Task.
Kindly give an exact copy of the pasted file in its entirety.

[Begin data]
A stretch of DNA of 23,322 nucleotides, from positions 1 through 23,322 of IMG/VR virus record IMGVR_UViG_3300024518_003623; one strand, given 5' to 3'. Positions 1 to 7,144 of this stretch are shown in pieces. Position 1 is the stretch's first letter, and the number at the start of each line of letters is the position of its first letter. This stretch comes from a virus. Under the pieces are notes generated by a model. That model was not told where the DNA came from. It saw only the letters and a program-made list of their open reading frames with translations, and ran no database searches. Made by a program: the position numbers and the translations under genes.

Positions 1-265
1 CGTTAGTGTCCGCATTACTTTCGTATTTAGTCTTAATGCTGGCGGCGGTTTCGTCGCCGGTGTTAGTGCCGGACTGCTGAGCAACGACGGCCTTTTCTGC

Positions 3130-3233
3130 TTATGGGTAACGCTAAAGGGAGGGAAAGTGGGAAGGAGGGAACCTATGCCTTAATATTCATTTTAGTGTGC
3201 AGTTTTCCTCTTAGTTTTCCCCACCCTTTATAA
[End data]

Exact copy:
A stretch of DNA of 23,322 nucleotides, from positions 1 through 23,322 of IMG/VR virus record IMGVR_UViG_3300024518_003623; one strand, given 5' to 3'. Positions 1 to 7,144 of this stretch are shown in pieces. Position 1 is the stretch's first letter, and the number at the start of each line of letters is the position of its first letter. This stretch comes from a virus. Under the pieces are notes generated by a model. That model was not told where the DNA came from. It saw only the letters and a program-made list of their open reading frames with translations, and ran no database searches. Made by a program: the position numbers and the translations under genes.

Positions 1-265
1 CGTTAGTGTCCGCATTACTTTCGTATTTAGTCTTAATGCTGGCGGCGGTTTCGTCGCCGGTGTTAGTGCCGGACTGCTGAGCAACGACGGCCTTTTCTGC

Positions 3130-3233
3130 TTATGGGTAACGCTAAAGGGAGGGAAAGTGGGAAGGAGGGAACCTATGCCTTAATATTCATTTTAGTGTGC
3201 AGTTTTCCTCTTAGTTTTCCCCACCCTTTATAA